Wednesday, July 6, 2011

a few more links: Tuesday's Overlooked Films and/or Other A/V: 5 July

[7pm, 5 July:] Sorry about the delay; I was visiting family and the computer I would've used to post the links was in need of upgrade. [9am, 6 July: some new links added]



Bill Crider: The Bad and the Beautiful
Brian Arnold: Legends of the Superheroes
Dan Stumpf: Captive Wild Woman; Jungle Woman; Jungle Captive
Ed Gorman: The Seventh Victim
Evan Lewis: Punch Drunks
Iba Dawson: Devil in a Blue Dress
James Reasoner: Covington Cross
Jeff Meyerson: Man Push Cart; Chop Shop (see comments following post at the link)
Jerry House: The Adventures of Captain Marvel (1941)
Kate Laity: ReaderCon
Michael Shonk: T.H.E. Cat; Department S
Patti Abbott: Flirting
Pearce Duncan: eXistenZ
Randy Johnson: The Magnetic Monster; Red Planet Mars
Robert Napier: RPF and Other Abuses
Rod Lott: Jackie Chan's Crime Force
Ron Scheer: Rancho Notorious
"Rupert Pupkin": Going in Style, et al.
Samuel Wilson: La Rebelion de las Muertas aka Vengeance of the Zombies aka Walk of the Dead
Scott Cupp: Cronos (1993)
Steve Lewis: Good Girls Go to Paris
Tise Vahimagi: Prime-Time Suspects: Themes and Strands (Durbridge Cliffhangers)
Todd Mason: Blue Cha Cha (please see below)
Walter Albert: The Texan (1930)
Yvette Banek: Sherlock Holmes and the Voice of Terror

related matters:
Barna Donovan: Conspiracy Films: A Tour of Dark Places in the American Conscious
Ed Gorman: John Carpenter
Ed South: Wet Hot American Summer; North Shore; The Jungle Book (1967)
George Kelley: John Sayles's novel Moment in the Sun
Paul Bishop: Paul Bishop, ABC-TV star
Poggiali/DeCirce: The Plastic Dome of Norma Jean
Stephen Gallagher: pitching...and catching?; Ray Harryhausen

Blue Cha Cha (2005, as Shen hai or "Deep Sea"), which can be seen here in streaming video as part of Link TV's Made in Taiwan series, is an elegant, well-shot, very sad film about a youngish, conventionally pretty woman named A Yu, released from prison at the beginning of the film, who arrives on the doorstep of her previously-released jailhouse friend Anne (or An-An), whom at first seems like she might be her mother (another character eventually assumes that Yu is Anne's sister). However, her first bit of advice to Yu is that the latter "lose" her prison-prescribed medication for compulsive, even psychotic, behavior. Anne runs a hostess bar, and after a day or so of Yu working the bar, Anne pimps Yu out on long-term assignment with one of her regulars; Yu seems rather ill-suited to the role of paid companion as she tends to bite the fingers of her john (the skin quotient of this film, fwiw, is about as little as that for US broadcast television, but the necessary points are made). The john "returns" her shortly thereafter, asking Anne to "take care" of her; Yu resents being treated like disposable goods, and slaps him and snatches his cell phone as he attempts to dismiss her and engage in business conversation; he tries to beat her, but Anne won't allow it, and throws him out. Anne gets her a job at an electronics factory, where Yu's supervisor takes a shine to her, even though she seems odd, to say the least; she asks if she can move in with him, and since he agrees, she tells Anne she's moving out and thus enrages Anne, who has warned Yu about taking men too seriously, while also seeming to find the younger woman more a burden than a friend. (Anne's stint in prison had been as a result of something her former lover had done, she says; we don't find out why Yu was incarcerated till very late in the film.) Yu notes repeatedly that she doesn't know how to flip the switch off inside herself, which will allow her to not act out; and Anne and the factory supervisor/boyfriend doggedly and with greater exasperation continue to deal with Yu, as she attempts to make her way in the world. There is a happier ending than much of what leads up to it, and none too soon, but this is worth seeing, as an interesting take on the treatment of mental illness in another culture, and how it isn't terribly different from how it's dealt with in this one, and also as a portrait of a woman trying her best to re-enter society and find a way to her own happiness and to help further that of those she cares about. Ex-MandoPop idol Tarcy Su (Yu), Yi-Ching Lu (Anne), and Wei Lee (as Hao/"Howard" the supervisor/boyfriend) are all very good, and the film is fully comparable to US indies...such as Paper Covers Rock, a not dissimilar effort I recommend, as well.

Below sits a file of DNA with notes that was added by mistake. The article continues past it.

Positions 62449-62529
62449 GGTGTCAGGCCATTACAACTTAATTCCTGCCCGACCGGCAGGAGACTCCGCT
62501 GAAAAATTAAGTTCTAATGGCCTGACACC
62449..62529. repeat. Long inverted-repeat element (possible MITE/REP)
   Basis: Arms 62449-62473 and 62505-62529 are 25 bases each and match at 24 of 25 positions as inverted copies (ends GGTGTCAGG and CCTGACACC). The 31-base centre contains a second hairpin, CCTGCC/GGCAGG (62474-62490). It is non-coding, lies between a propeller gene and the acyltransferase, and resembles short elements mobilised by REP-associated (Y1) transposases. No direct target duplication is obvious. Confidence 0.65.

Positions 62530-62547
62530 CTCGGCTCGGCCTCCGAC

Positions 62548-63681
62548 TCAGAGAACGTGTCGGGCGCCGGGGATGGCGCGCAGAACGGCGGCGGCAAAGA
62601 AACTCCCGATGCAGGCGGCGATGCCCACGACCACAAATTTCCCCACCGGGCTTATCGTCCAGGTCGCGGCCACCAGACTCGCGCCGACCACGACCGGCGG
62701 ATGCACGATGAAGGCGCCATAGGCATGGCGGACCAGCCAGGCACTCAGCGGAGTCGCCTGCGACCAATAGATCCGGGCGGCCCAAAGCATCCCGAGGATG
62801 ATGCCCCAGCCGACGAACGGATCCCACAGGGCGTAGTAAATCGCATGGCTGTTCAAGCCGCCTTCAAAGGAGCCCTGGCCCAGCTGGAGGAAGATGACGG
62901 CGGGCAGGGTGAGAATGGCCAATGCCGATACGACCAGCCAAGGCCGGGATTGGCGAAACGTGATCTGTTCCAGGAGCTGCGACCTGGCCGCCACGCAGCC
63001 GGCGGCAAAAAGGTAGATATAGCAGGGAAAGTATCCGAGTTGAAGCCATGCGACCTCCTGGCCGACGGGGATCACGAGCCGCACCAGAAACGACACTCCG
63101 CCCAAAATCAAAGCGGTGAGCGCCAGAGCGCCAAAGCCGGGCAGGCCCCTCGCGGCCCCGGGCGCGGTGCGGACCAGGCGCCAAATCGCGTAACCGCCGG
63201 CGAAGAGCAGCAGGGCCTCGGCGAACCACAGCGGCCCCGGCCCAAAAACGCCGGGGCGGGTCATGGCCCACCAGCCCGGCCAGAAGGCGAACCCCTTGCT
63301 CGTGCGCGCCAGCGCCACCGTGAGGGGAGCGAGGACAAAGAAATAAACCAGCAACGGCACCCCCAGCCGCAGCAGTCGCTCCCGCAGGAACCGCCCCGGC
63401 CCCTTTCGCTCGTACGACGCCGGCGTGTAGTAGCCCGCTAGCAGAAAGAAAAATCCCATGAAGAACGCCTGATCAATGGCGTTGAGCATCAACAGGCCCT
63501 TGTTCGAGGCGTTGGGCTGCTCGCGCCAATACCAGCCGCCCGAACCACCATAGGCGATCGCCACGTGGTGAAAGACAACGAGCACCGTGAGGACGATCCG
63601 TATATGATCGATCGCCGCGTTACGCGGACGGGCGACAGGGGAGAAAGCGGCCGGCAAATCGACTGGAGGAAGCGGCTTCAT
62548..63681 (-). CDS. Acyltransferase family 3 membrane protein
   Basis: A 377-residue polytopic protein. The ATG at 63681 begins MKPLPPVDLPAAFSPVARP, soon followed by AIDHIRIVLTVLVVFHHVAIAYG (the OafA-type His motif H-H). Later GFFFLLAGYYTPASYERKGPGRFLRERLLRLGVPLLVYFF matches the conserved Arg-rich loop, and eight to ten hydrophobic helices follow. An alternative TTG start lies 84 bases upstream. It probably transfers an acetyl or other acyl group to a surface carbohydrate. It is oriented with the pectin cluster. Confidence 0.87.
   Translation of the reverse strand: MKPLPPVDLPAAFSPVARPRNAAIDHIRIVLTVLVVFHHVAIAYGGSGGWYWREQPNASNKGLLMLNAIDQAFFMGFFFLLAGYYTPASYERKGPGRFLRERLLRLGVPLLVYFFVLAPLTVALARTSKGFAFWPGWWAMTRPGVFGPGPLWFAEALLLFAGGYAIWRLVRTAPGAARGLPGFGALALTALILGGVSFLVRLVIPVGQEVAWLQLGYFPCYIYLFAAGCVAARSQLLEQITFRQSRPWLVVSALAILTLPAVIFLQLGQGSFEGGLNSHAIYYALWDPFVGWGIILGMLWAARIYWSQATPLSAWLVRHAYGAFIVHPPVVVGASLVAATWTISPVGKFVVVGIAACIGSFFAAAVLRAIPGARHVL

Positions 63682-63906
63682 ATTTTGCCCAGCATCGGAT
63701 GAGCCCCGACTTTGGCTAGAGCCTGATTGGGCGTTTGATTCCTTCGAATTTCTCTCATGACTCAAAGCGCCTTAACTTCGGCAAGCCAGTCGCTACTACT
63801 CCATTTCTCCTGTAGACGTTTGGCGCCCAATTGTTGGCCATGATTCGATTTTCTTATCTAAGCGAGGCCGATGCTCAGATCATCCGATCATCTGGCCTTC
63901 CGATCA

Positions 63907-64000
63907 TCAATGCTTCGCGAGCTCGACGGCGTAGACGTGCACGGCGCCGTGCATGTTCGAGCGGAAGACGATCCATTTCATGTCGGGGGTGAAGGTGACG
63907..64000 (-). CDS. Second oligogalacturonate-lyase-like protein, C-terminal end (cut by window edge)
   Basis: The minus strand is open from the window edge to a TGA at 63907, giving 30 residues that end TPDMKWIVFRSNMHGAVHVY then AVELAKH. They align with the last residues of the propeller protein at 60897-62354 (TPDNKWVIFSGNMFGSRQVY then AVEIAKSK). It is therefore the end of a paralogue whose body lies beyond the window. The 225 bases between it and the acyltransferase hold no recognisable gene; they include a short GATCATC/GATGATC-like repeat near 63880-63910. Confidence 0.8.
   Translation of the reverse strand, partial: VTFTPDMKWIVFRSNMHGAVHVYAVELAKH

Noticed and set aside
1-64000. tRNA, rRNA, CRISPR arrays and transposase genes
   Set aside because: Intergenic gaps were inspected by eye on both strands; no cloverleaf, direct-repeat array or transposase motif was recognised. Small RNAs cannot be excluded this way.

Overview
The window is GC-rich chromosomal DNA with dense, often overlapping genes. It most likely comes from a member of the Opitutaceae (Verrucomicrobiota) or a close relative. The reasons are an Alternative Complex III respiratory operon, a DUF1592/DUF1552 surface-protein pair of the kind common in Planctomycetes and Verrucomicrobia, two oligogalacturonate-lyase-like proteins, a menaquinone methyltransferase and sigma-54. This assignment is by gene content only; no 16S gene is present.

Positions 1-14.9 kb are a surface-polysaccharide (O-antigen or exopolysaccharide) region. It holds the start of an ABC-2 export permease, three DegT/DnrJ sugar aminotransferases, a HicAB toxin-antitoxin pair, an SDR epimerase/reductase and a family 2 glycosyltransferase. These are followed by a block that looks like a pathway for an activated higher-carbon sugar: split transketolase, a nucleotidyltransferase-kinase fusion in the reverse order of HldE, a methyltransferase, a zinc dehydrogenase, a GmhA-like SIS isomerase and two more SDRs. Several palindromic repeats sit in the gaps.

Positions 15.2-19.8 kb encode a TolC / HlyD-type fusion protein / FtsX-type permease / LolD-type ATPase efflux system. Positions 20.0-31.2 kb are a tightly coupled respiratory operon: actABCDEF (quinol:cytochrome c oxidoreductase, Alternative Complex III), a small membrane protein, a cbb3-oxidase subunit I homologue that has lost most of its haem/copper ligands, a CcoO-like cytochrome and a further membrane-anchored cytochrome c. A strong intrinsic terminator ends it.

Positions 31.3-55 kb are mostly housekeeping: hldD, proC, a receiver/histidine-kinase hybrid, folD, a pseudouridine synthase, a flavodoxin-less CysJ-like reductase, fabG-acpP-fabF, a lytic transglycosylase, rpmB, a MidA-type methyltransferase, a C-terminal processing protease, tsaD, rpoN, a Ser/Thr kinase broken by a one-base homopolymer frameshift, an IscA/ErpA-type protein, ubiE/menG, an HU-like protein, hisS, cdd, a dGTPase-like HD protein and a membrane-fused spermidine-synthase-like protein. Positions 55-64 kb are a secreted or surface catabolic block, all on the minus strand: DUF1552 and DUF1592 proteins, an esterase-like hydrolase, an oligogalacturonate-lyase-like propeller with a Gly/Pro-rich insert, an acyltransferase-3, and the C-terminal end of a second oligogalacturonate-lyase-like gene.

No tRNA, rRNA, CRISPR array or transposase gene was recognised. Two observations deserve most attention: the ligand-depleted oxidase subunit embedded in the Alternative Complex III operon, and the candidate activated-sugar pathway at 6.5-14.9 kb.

2 comments:

K. A. Laity said...

That sounds good indeed. I'd definitely check it out (in my abundant free time).

Todd Mason said...

If you have web access thus, check it out on a plane flight...